But now I don't have to; the first of these commands will work.
When you run urchin on a file, the test suite root is determined (as with any
other Urchin call), and the test suite is recursively descended. Setup and
teardown files are sourced, and everything but the specified test file is
otherwise ignored.
If you don't explicitly specify the Urchin root with a .urchin_root file, we
consider the test suite root directory to be the parent of the file that
you ran Urchin on.
### Verbose output
### Timing
Urchin now reports the time, in seconds, that each test took and also the
total time that it took to run the whole test suite.
Urchin also allows you to set timeouts, in seconds, with the --timeout flag.
If you set a timeout flag and a test file takes longer to run, that run will
be killed, and the test will thus fail. The standard error message from the
timeout program will show up in the test output.
Both of these timers use the real time (not the CPU time for example),
so the times are not very precise and may be much larger than you expect.
Version 0.0.6
* Produce TAP output with the -t flag.
* Add a + sign in front of directories in the normal output so that they
line up with non-directories.
* Display skipped tests in the normal output and in the TAP output.
* Correct some things in the documentation.
* Rearrange things in the documentation to be more clear.
* Pass the -e flag to exit urchin if any single test fails.
* Remove the undocumented, experimental -x flag now that shall exists.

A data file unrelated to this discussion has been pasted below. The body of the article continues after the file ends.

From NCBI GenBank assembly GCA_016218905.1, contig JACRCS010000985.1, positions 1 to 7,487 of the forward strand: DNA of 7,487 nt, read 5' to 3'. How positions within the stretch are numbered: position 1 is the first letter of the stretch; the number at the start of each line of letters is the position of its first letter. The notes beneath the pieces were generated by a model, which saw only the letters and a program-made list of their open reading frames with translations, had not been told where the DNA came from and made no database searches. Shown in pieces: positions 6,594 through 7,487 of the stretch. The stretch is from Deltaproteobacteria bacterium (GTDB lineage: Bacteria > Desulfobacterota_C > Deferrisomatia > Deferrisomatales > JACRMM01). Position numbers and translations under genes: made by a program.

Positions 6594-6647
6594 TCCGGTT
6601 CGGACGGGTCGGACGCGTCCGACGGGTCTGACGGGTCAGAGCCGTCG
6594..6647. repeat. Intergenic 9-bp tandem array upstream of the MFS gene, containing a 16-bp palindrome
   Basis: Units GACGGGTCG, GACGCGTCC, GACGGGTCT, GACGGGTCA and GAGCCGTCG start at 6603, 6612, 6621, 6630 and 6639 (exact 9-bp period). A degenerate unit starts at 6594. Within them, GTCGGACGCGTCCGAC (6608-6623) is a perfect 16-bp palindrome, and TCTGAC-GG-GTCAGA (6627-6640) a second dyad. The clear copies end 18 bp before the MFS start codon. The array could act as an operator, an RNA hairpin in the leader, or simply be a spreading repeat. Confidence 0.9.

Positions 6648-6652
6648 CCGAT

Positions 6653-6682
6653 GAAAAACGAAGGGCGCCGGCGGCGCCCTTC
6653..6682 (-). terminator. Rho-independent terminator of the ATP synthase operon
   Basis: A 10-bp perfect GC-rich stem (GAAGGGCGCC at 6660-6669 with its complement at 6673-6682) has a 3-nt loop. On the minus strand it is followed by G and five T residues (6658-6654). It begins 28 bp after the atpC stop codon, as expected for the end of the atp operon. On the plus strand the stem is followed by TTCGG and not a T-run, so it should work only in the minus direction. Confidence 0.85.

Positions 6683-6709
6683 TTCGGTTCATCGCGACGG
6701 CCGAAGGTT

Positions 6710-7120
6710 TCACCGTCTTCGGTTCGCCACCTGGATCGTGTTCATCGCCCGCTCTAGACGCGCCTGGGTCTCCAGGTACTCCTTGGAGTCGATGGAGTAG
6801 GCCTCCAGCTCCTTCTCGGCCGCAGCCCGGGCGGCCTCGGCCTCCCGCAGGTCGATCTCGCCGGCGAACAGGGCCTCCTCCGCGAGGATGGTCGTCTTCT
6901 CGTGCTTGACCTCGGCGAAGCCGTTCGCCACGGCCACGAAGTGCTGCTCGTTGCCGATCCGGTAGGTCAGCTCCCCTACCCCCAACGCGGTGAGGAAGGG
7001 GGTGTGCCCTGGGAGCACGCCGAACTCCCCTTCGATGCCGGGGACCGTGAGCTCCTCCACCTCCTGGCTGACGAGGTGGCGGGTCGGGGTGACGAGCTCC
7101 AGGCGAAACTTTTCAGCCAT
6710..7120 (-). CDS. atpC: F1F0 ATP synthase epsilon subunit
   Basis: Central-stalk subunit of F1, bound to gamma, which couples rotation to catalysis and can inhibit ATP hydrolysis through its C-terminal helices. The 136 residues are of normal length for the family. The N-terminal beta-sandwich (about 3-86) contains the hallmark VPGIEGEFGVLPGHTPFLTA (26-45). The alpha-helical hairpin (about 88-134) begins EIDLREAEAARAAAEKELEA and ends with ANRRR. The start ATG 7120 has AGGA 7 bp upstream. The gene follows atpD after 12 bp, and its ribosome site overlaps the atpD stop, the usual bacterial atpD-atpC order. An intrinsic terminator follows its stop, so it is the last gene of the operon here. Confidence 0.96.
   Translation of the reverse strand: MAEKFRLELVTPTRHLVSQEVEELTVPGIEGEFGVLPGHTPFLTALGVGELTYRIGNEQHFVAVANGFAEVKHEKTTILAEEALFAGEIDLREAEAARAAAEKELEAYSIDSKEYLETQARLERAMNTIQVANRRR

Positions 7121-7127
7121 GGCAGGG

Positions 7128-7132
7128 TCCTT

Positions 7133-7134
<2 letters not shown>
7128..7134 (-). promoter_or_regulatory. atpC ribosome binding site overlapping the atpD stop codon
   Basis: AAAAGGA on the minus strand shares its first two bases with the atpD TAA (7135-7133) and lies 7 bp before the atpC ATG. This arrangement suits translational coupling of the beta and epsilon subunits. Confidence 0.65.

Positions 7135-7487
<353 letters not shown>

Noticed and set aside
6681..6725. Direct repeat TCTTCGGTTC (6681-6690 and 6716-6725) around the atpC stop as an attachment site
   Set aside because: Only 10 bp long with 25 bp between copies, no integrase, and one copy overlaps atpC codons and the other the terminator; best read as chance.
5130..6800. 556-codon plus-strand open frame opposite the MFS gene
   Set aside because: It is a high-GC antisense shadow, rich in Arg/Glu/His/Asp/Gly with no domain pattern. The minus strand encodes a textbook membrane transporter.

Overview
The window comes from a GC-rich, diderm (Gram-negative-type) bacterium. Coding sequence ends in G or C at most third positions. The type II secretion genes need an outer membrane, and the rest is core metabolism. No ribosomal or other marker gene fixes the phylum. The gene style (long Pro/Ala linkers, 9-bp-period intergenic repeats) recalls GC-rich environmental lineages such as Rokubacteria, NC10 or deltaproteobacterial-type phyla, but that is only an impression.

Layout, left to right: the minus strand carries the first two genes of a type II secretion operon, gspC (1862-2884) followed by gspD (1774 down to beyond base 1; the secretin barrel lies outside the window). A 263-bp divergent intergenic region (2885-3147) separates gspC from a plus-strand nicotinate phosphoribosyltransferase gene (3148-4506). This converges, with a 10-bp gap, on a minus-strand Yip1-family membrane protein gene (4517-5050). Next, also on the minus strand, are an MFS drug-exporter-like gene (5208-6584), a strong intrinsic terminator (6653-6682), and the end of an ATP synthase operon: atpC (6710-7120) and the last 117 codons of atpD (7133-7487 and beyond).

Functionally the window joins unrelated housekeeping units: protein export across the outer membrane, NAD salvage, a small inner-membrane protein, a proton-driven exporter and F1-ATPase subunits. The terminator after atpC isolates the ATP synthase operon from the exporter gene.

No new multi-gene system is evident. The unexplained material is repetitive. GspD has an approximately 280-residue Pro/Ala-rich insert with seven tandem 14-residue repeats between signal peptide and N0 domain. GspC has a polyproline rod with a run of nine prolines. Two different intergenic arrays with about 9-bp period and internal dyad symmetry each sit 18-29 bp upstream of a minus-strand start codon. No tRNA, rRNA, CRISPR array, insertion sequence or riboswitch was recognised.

* Display version number with the -v flag.
* Document why Urchin is called "Urchin"
* Update TODO
* Support mksh (Change a printf command.)
* Make long lines shorter.
These changes are made somewhat separately in the branches "exit-on-fail",
"remove-urchin-x", "tap", and "update-readme". They are rebased into one
branch, "tlevine-2016-02", for merging into "master".
Version 0.0.5
* urchin now unsets `CDPATH`.
* The documentation for `urchin -x` was removed because it was confusing.
Version 0.0.4
* Switch urchin -x to urchin -sh and fix some problems with it
* Documentation
Version 0.0.3
General tidying
Run with different shells in three ways
* urchin -s
* $TEST_SHELL variable with $TEST_SHELL
* $TEST_SHELL variable with urchin -sh
Set NULL_GLOB so zsh doesn't print a warning.
Before version 0.0.3
We adjusted the input parameters so it is harder to accidentally run all executable files in you
r home directory.
We added directory-based indents.